While Bartlett’s office has since provided additional information over the proposed settlement, the initial details were sparse when news of it first broke, having other South County officials scrambling to understand what the Board agreed to.
Acting San Clemente Mayor Dan Bane offered a measured response Wednesday, July 17, stating there’s much that remains to be determined until the settlement is released.
In a phone call with San Clemente Times, Dana Point Mayor Joe Muller echoed Bane’s sentiments.
A section regarding the Boise ruling that’s included in the proposed agreement stoked further concerns, as comments County Supervisor Andrew Do provided to the Orange County Register indicated the proposal stipulates that OCSD wouldn’t enforce anti-camping laws in the nine South Orange County cities it contracts with unless homeless people are provided with a shelter to sleep in—a requirement already established under the Boise decision.
The nine cities OCSD contracts with are Aliso Viejo, Dana Point, Laguna Hills, Laguna Niguel, Laguna Woods, Mission Viejo, Rancho Santa Margarita, San Clemente and San Juan Capistrano.
In the OC Register story, Do is quoted by calling the settlement “a statement of policy to let the contract cities know this is how the sheriff’s department will conduct itself in the future.”
Because the Boise ruling already prohibits the enforcement of anti-camping ordinances unless a shelter is provided for the homeless, it was unclear how this proposed settlement agreement addressed OCSD’s enforcement as it relates to that decision.
According to Bartlett, it doesn’t.
“The proposed settlement does not change how OCSD enforces anti-camping in contract cities, but it does allow OCSD to enforce anti-camping in the unincorporated areas of the County and properties owned and leased by the County, including but not limited to libraries, parks, and flood channels,” Bartlett said in an emailed statement.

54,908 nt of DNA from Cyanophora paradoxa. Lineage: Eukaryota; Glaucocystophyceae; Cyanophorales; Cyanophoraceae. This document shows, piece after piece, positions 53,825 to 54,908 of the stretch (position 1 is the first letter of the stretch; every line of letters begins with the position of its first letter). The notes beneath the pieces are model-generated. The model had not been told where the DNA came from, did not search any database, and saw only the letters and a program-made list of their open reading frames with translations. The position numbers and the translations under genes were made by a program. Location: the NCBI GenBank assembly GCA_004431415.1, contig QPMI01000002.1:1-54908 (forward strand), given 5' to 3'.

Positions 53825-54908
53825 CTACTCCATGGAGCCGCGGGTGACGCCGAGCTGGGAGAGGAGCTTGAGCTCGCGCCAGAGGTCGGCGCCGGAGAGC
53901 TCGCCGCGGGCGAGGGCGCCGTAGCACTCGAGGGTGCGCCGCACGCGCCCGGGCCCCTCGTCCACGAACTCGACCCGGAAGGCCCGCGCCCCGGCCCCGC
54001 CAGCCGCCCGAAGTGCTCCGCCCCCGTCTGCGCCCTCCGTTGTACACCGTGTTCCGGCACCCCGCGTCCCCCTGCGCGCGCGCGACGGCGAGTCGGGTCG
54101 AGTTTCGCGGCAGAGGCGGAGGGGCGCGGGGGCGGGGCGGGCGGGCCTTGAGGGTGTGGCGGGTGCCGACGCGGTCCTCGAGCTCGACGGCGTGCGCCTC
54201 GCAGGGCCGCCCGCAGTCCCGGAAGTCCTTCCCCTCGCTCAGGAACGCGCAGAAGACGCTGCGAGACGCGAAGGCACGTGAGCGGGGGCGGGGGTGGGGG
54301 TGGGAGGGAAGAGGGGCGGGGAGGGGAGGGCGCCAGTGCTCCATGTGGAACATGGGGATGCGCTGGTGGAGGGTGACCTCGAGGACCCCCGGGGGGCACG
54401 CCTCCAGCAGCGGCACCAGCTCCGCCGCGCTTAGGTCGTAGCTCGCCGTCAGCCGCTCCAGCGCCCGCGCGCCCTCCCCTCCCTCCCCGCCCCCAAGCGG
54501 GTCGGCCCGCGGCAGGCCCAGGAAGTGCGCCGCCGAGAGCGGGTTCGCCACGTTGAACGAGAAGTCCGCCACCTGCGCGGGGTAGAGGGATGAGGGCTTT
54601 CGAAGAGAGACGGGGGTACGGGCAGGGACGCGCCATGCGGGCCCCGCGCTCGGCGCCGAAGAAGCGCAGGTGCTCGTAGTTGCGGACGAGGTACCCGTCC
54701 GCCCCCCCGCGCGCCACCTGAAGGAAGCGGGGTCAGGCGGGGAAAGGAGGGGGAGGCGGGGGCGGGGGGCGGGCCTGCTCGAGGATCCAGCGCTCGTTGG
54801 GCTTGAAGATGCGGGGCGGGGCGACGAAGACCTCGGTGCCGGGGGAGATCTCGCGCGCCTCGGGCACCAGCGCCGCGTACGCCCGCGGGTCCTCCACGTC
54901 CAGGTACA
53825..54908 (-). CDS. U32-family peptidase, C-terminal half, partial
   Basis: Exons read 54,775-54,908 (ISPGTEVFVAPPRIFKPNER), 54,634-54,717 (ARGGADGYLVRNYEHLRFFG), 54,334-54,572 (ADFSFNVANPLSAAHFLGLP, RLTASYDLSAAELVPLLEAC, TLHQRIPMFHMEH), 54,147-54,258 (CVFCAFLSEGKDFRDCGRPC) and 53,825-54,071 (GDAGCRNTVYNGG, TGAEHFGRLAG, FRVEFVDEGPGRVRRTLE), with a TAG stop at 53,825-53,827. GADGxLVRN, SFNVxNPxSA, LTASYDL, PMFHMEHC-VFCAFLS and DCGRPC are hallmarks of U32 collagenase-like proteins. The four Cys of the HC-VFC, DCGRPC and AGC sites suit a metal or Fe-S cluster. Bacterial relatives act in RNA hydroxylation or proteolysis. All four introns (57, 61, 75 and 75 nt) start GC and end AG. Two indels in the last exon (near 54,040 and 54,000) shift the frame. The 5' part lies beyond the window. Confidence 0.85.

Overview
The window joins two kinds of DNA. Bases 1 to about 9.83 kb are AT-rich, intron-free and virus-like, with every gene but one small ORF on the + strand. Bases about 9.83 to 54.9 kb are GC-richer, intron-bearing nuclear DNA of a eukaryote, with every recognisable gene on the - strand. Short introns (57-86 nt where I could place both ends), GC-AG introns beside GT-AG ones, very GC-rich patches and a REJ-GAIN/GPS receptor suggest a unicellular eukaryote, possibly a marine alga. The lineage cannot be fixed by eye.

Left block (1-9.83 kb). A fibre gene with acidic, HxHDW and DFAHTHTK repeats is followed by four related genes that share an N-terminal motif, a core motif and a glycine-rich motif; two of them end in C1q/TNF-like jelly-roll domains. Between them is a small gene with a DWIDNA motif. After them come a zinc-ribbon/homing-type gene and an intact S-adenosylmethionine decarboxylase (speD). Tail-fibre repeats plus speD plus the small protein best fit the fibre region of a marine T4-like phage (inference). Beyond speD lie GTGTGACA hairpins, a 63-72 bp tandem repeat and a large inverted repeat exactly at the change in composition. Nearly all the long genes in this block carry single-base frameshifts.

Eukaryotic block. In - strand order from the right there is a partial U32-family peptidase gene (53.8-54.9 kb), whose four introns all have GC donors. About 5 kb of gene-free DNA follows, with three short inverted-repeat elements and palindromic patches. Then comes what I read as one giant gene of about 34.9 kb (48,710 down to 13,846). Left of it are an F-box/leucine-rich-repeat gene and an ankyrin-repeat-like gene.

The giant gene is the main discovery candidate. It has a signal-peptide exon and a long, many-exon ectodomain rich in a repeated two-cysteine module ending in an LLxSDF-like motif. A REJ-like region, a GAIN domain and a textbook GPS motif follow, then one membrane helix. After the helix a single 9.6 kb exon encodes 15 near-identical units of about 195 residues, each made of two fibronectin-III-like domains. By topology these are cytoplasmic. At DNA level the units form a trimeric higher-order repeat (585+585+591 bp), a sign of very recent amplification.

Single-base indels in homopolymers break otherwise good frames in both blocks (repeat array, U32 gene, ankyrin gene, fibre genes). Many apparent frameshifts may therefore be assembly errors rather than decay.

The OC Register story has since been updated to include comments from Bartlett.
Asked to clarify Do’s remarks he had made to the daily publication, the supervisor’s office referred San Clemente Times to the updated Register story.
The city of San Clemente this past May established an outdoor homeless encampment on a lot off Avenida Pico that was meant to serve as an alternative for those who had set up tents in North Beach.
That encampment was later challenged by a homeless advocacy group that called on the court to shutter the Pico encampment based on unsanitary conditions and alleged violations to the Americans with Disabilities Act. A motion to temporarily close down the camp was denied by a U.S. district court earlier this month.
In response to the initial news coverage of the proposed settlement, Bane said the city doesn’t “think enforcement is going to change as it relates to San Clemente.”
“We believe what we’ve done with our encampment complies fully with Martin v. Boise,” he added.
While Bane said he didn’t think the inclusion of the Boise ruling in the agreement would impact San Clemente, he warned that the city may need “to look at other options” if OCSD doesn’t enforce its anti-camping ordinance.
“I don’t think it’s going to. But again, we’ll see,” Bane said. “For the encampment to work, it requires OCSD enforcement. If we can’t get their enforcement, we will have to look at other options.”
Maryott shared a similar sentiment.
“Now we’re being told that our police force, that our tax paying residents support with their tax dollars, is not going to enforce our ordinances and that is going to force the South County cities to take a hard look at how much its paying for law enforcement and question its effectiveness.”
Dana Point Times City Editor Lillian Boyd contributed to this story